Inside Parliament | The simmering Dalit anger

BJP MP Udit Raj. File

BJP MP Udit Raj. File   | Photo Credit: The Hindu

On July 24, during Zero Hour, Bharatiya Janata Party MP and Dalit leader Udit Raj surprised his colleagues in the Lok Sabha by expressing his dismay — and that of other Dalits — at the appointment of retired Supreme Court Justice A.K. Goel as National Green Tribunal chairman even as he repeated his demand for the release of Bhim Army chief Chandrashekhar Azad from jail.

Justice Goel was on the Supreme Court bench that had read down Section 18 of the Scheduled Castes and Scheduled Tribes (Prevention of Atrocities) Act of 1989 to allow accused persons under the Act to apply for anticipatory bail (Section 18 barred persons accused of causing casteist injury and insult to Dalits from seeking anticipatory bail); he had also justified his controversial March 20 verdict in his farewell speech on July 6.

The countrywide protests and ensuing violence in the wake of the judgement leading to several deaths had forced the Centre to return to the Supreme Court for a review. Rewarding Justice Goel with a post-retirement job was seen as offensive by the Dalit community.

What, however, made Mr. Raj’s statement in Parliament noteworthy is that his is not a lone voice in the BJP today. There is growing unease among Dalit MPs, both in the ruling BJP as well as among its allies in the National Democratic Alliance, with the growing anger in the wider community at the increasing number of cases of atrocities against its members during the tenure of this government. With elections less than a year away, many are afraid they may not get re-elected.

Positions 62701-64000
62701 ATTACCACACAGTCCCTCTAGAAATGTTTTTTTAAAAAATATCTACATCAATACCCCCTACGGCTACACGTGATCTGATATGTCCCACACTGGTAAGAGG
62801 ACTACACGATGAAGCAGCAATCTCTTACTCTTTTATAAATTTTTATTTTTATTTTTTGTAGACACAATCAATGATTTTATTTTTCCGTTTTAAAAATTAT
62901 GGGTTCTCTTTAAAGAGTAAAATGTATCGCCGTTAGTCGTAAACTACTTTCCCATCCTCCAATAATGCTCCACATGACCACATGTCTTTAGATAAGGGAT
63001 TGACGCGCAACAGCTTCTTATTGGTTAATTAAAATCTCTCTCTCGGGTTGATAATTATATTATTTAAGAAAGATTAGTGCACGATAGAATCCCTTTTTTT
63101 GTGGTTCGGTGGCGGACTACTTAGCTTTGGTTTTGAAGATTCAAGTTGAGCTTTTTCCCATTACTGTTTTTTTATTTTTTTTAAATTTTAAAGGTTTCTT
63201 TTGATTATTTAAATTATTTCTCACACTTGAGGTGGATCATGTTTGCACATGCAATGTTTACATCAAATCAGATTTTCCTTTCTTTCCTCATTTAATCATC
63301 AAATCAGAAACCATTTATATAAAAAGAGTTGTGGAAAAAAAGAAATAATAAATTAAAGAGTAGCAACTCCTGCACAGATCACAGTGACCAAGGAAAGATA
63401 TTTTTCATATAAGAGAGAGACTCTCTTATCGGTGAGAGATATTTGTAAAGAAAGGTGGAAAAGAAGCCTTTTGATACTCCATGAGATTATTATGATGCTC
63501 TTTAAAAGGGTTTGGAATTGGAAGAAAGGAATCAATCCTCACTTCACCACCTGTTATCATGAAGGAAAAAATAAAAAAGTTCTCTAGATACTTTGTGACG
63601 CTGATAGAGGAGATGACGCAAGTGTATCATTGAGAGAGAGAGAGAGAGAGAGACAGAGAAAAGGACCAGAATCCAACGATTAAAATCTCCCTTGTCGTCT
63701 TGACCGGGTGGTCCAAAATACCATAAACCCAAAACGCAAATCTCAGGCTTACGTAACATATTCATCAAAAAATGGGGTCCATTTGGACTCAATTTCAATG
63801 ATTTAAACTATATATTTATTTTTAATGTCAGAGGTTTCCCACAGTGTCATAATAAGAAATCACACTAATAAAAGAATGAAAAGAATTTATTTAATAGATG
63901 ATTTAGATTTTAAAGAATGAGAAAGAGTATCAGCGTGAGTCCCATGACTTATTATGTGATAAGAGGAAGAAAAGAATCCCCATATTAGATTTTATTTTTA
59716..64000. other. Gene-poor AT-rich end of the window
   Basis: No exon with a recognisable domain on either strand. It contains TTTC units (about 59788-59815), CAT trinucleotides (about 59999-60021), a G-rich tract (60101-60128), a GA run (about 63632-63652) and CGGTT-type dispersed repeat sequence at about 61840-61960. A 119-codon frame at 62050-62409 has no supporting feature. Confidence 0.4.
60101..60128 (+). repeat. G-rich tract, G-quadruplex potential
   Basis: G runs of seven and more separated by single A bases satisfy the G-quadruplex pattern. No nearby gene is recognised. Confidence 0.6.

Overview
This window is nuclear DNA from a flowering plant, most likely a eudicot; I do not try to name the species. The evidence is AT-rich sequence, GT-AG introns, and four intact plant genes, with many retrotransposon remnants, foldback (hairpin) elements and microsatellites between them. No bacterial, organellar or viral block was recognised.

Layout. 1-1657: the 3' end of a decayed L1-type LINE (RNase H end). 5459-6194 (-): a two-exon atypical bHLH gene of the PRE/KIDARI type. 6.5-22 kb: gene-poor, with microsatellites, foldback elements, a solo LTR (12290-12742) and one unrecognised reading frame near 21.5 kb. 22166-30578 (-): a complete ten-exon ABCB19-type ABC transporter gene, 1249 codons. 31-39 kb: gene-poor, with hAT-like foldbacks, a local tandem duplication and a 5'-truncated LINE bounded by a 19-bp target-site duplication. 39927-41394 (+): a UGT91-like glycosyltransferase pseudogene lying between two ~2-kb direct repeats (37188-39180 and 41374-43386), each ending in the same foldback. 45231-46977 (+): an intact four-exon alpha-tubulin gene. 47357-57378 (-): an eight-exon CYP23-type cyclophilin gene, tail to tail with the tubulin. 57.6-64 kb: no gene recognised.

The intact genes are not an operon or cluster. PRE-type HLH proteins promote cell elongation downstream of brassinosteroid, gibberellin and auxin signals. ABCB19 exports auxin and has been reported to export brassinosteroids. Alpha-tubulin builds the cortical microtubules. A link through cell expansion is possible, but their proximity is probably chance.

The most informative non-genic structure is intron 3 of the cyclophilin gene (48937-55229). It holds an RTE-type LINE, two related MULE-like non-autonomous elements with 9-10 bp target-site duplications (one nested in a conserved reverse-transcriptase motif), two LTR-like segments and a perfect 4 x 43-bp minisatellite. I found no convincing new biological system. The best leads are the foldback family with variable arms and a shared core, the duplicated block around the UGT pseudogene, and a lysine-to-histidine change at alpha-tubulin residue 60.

On July 23, after a dinner meeting of the NDA’s Dalit MPs that he had called at his residence, Lok Jan Shakti Party President and Union Minister Ramvilas Paswan told journalists that the government — of which he is a part — shouldn’t have appointed Justice Goel as the Chairman of the green body, citing his part in the dilution of some stringent provisions of the SC/ST Act. This appointment, he stressed, had sent a “wrong message” to the community, and he would, therefore, lead a delegation of MPs to meet Prime Minister Narendra Modi soon to apprise him about the issues discussed in the meeting on July 23. Mr. Paswan’s son, Chirag Paswan, who is also a Lok Sabha MP, also supported the demand.

On July 18, Union Home Minister Rajnath Singh — who heads the panel of Ministers looking into Dalit-related issues — assured the Rajya Sabha during Question Hour that the government will not allow any right or privilege enjoyed by Dalits to be snatched away from them. He did so after CPI MP D. Raja drew attention to the dilution of the SC/ST Act, and asked what had been the follow-up to the Supreme Court ruling. “Our government has not diluted the Act,” Mr. Singh said, stressing that “the NDA government has not only amended the Act but rules, too,…more crimes have been brought under its ambit. ” However, the amendments have yet to be brought to Parliament: there has also been talk of an ordinance.

So, even as the no-confidence motion, the controversial Rafale deal and the government’s desire to push through the Triple Talaq Bill without the amendments demanded of it have dominated headlines about this current session of Parliament, the simmering Dalit anger has not been given as much notice. Dalit activists have already announced a countrywide bandh on August 9, on the lines of the massive protest they had held on April 2. Will the government only take notice when goaded?

Indeed, BJP Dalit MPs Sadhvi Savitri Bai Phule, Yashwant Singh and Chote Lal Karwar have in recent months gone public with their unhappiness, writing directly to the PM on the government’s handling of Dalit issues.

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Printable version | Aug 16, 2020 2:16:34 AM |

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